A new state-funded report out of Colorado found that the state continues to hold the top ranking when it comes to past month use of marijuana. The Colorado Department of Public Health and Environment issued a press release announcing the report.
Also, in Colorado, more young children are being exposed to highly potent pot products. Use of edibles and vaping/dabbing is way up among high school students, and emergency department visits have increased.
“The data in this report show that Colorado’s marijuana industry is threatening public health,” said Luke Niforatos Senior Policy Advisor to Smart Approaches to Marijuana (SAM) and longtime Colorado resident. “Just last year, the industry was caught recommending pot to pregnant mothers. It’s time to start holding them accountable.”
According to the report, past month use has increased 14% over the last year and adult use in the state of Colorado continues to be significantly higher than the national average. Young adults, aged 18-25 reported the greatest instance of past month use at 29.2%. This is concerning as this age group is still in a crucial period of brain development and heavy use at this age can lead to the development of serious mental health issues.
Adult Past Month Marijuana Use
The report notes that “at least 23,009 homes with children in Colorado may not be storing marijuana products safely, which increases the risk of accidental ingestion.” On this front, the report also finds that calls to the poison center for marijuana exposure to young children remains high after it began skyrocketing following legalization. Prior to legalization, there was an average of 5 calls per year related to marijuana exposure in children under the age of nine. After legalization, this number shot up to 27 in 2013, 45 in 2014, 40 in 2016, and now 50 in 2017. Ingestion of marijuana edibles comprised 65% of these reports. Additionally, the report finds that approximately 32,800 homes with children 1-14 years old had possible secondhand marijuana smoke or vapor exposures.
Number of Children Exposed to Marijuana
Of note, this report still fails to accurately depict the real data when it comes to youth use in Colorado. The findings on rates of youth use are based on data collected by the Healthy Kids Colorado Survey which suffers from multiple methodological issues. That fact notwithstanding, according to the flawed HKCS data, past month edible use is up significantly among high school students, rising 22% since 2015. Additionally, the “dabbing” of high potency THC concentrates has increased 43% since 2015 among high schoolers.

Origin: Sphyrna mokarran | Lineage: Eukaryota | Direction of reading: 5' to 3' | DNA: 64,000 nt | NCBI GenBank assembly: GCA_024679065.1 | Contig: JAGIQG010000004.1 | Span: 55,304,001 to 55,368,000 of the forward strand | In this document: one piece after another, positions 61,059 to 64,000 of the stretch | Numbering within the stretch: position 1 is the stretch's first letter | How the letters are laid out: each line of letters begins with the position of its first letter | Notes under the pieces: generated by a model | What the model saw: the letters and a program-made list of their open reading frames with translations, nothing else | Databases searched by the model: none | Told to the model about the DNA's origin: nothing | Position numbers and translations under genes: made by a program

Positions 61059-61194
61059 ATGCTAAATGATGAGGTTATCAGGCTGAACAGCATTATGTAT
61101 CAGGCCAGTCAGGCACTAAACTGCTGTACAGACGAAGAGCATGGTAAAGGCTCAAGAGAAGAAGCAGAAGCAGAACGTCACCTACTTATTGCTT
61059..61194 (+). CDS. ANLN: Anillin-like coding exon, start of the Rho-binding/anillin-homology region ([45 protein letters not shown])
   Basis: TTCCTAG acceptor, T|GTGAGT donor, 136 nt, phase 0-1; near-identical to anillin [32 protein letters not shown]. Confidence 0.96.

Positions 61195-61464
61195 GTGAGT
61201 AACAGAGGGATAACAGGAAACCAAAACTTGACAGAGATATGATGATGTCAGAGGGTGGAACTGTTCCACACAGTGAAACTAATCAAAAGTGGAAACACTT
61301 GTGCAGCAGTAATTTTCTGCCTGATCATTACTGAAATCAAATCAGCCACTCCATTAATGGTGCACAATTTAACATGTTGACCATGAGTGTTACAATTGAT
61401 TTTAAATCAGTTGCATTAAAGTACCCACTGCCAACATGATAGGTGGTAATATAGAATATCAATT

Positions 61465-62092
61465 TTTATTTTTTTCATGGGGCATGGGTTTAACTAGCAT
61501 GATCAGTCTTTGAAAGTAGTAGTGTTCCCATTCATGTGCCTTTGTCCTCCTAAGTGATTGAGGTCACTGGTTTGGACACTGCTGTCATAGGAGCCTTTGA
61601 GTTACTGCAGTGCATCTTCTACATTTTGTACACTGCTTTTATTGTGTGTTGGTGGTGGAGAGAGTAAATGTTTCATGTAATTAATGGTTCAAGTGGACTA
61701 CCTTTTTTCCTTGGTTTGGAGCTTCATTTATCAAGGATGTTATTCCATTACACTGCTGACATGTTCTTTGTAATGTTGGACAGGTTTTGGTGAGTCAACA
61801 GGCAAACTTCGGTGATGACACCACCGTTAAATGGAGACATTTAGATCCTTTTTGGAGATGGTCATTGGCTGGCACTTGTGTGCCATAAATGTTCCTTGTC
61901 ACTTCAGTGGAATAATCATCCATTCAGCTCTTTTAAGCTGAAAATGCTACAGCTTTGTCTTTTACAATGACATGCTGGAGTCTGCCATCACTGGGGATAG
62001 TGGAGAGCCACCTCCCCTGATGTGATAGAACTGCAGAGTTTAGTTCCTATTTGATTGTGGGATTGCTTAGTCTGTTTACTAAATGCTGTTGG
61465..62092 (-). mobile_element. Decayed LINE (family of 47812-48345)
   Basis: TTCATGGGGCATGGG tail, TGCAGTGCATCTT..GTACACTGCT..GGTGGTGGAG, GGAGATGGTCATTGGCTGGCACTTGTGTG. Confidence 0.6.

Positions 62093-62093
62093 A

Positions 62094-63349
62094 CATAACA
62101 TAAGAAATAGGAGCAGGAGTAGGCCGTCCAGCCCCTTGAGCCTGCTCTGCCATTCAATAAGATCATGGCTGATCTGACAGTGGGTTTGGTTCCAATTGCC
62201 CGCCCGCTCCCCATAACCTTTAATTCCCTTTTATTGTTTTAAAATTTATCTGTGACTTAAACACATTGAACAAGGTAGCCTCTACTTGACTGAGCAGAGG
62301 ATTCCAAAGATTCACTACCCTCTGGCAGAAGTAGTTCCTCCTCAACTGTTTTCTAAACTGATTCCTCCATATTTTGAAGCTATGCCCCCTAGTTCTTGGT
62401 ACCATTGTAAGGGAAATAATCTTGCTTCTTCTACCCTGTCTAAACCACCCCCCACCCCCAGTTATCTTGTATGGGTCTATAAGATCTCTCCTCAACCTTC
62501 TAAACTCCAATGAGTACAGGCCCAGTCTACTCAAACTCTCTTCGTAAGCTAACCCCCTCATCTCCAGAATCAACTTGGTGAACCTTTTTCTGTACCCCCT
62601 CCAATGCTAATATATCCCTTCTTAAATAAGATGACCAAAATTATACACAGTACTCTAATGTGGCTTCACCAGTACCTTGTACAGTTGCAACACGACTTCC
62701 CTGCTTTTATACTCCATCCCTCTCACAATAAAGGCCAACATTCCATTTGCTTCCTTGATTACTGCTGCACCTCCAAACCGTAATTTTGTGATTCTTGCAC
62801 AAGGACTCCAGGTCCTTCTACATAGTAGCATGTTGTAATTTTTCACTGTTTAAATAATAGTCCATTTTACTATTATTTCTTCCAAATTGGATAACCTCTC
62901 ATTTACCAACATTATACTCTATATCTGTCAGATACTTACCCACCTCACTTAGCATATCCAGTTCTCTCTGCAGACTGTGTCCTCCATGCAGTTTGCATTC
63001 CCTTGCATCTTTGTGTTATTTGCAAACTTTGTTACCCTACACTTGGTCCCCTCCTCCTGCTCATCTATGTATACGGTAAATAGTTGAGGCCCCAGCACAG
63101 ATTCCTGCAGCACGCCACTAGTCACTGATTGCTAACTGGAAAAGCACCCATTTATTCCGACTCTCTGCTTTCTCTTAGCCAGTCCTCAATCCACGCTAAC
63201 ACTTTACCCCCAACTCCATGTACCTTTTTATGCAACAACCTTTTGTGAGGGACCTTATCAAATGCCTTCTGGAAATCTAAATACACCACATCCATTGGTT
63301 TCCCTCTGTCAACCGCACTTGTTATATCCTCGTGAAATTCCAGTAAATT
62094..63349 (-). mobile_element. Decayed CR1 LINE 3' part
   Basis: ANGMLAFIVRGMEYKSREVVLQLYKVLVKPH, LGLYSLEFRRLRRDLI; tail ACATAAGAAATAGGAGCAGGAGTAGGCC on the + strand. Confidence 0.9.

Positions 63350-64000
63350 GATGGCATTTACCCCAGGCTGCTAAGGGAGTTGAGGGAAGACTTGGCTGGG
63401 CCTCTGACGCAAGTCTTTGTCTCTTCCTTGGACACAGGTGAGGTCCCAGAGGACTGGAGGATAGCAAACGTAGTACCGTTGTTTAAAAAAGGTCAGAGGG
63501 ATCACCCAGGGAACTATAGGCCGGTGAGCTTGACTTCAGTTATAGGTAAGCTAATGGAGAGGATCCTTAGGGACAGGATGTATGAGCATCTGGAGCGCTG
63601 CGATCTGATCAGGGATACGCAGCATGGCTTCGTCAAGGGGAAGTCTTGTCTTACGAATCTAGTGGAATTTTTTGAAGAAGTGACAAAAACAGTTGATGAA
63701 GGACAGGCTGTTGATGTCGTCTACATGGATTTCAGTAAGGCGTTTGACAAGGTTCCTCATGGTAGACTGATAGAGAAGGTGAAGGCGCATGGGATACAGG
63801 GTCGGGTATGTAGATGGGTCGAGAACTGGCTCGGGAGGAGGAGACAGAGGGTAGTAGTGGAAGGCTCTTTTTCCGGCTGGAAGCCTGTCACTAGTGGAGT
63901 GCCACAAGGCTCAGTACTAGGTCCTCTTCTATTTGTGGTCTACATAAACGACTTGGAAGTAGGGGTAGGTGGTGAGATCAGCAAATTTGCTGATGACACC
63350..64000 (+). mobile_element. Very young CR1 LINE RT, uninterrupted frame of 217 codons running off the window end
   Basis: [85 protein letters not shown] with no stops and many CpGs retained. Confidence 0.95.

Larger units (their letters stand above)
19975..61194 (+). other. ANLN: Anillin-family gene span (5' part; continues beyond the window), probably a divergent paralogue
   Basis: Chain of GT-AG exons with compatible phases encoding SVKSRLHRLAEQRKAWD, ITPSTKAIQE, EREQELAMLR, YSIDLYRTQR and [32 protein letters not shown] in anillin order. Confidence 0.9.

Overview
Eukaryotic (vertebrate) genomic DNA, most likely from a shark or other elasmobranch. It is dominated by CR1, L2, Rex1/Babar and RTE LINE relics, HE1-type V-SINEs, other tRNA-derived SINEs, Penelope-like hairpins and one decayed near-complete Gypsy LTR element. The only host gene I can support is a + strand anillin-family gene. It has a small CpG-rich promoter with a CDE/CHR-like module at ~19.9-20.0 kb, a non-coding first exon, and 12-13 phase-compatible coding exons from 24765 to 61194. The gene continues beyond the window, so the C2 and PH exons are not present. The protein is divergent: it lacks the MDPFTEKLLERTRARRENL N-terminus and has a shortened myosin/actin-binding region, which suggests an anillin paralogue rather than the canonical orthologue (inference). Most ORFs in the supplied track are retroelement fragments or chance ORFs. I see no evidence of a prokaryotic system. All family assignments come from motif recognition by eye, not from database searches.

“As a Colorado physician, I am incredibly concerned with the findings of this report,” said Dr. Ken Finn, a pain doctor in Colorado Springs. “The harms to public health that are documented here are alarming, especially the rising risk of exposure of pot products to young children whose brains are still in development. Additionally, I find this report to be sorely lacking key data points, such as the fact that marijuana is the most prevalent substance found in Colorado completed teen suicide. The state needs to get serious with the documentation of the real consequences of marijuana legalization.”
Smart Colorado outlined 2019 policy agenda
- Treat medical marijuana more like medicine to reduce youth use and diversion by 18 to 20 year olds.
- Accurately inventory products being sold while placing reasonable limits and safeguards on radically new types of marijuana products.
- Require vendor training or, at a minimum, require full disclosure and education on potencies, ways of consuming and dosing amounts including what leads to impairment. This should include requiring that pregnant mothers are told about risks.
- Ensure state education and prevention efforts include information about risks of today’s new ultra-high THC products.
- Ensure the state is adequately monitoring impacts on newborns up to age 21.
- Maintain 1,000-foot marijuana-free zones for kids.
Smart Colorado thanks the Colorado Department of Public Health and Environment for putting a spotlight on the continued need to protect kids